- Theories of Meaning
- Word Meaning (Stanford Encyclopedia of Philosophy)
- 1. Two Kinds of Theory of Meaning
- Philosophy of Language
Such would be, e. Therefore, if V3 is substantive, so is V1. But this is beside the point. But what is relevant here is informative power: to one who understands the metalanguage of V3 , i. In the mids, Dummett raised the issue of the proper place of lexical meaning in a semantic theory. However, he did not specify the format in which word senses should be expressed in a semantic theory, except for words that could be defined e.
But of course, not all words are of this kind. For other words, the theory should specify what it is for a speaker to know them, though we are not told how exactly this should be done.
Lacking such descriptions, possible worlds semantics is not really a theory of meaning but a theory of logical form or logical validity. In a similar vein, Partee argued that Montague semantics, like every compositional or structural semantics, does not uniquely fix the intensional interpretation of words. The addition of meaning postulates does rule out some interpretations e. Arguments to the same effect were developed by Bonomi and Harnad In his view, lexical competence has two aspects: an inferential aspect, underlying performances such as semantically based inference and the command of synonymy, hyponymy and other semantic relations; and a referential aspect, which is in charge of performances such as naming e.
However, the two aspects are independent of each another, and neuropsychological evidence appears to show that they can be dissociated: there are patients whose referential competence is impaired or lost while their inferential competence is intact, and vice versa see Section 5. Since the early s, views on lexical meaning were revolutionized by semantic externalism. In the case of most natural kind names, it may be argued, baptisms are hard to identify or even conjecture.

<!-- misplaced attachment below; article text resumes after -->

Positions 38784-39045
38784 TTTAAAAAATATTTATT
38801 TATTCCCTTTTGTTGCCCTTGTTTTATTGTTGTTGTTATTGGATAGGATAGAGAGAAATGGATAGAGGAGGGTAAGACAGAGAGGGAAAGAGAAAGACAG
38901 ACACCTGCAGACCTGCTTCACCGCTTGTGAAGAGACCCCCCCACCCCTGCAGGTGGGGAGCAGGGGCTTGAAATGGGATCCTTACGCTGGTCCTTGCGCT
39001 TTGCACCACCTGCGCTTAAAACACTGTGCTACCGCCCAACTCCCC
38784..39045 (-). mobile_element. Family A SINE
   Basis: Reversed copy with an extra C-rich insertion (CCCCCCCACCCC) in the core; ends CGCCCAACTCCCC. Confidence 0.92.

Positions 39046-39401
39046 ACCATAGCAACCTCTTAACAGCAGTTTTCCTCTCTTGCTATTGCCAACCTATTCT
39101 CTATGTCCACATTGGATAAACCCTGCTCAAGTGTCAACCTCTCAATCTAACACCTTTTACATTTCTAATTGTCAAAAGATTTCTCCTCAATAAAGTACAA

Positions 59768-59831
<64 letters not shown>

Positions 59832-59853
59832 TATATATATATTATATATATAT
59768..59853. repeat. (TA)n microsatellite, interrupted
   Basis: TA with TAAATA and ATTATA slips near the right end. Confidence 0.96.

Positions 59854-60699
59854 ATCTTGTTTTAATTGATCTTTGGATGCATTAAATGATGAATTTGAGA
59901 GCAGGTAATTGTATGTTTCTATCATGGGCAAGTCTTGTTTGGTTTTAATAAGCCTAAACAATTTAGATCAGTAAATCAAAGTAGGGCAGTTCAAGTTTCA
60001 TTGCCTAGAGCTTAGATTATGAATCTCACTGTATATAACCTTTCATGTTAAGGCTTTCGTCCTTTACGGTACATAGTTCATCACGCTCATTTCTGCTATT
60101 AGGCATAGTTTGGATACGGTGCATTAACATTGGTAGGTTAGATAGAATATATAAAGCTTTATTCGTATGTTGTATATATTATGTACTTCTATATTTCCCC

Does externalism apply to other lexical categories besides proper names and natural kind words? Others sided with Putnam and the externalist account: for example, Kornblith pointed out that artifactual kinds from an ancient civilization could be re-baptized in total ignorance of their function. The new artifactual word would then refer to the kind those objects belong to independently of any beliefs about them, true or false. There is another form of externalism that does apply to all or most words of a language: social externalism Burge , the view on which the meaning of a word as used by an individual speaker depends on the semantic standards of the linguistic community the speaker belongs to.
Though both forms of externalism focus on reference, neither is a complete reduction of lexical meaning to reference. Two main solutions have been proposed. Stereotypes are not meanings, as they do not determine reference in the right way: there are albino tigers and tigers that live in zoos. Knowledge of stereotypes is necessary to be regarded as a competent speaker, and—one surmises—it can also be considered sufficient for the purposes of ordinary communication.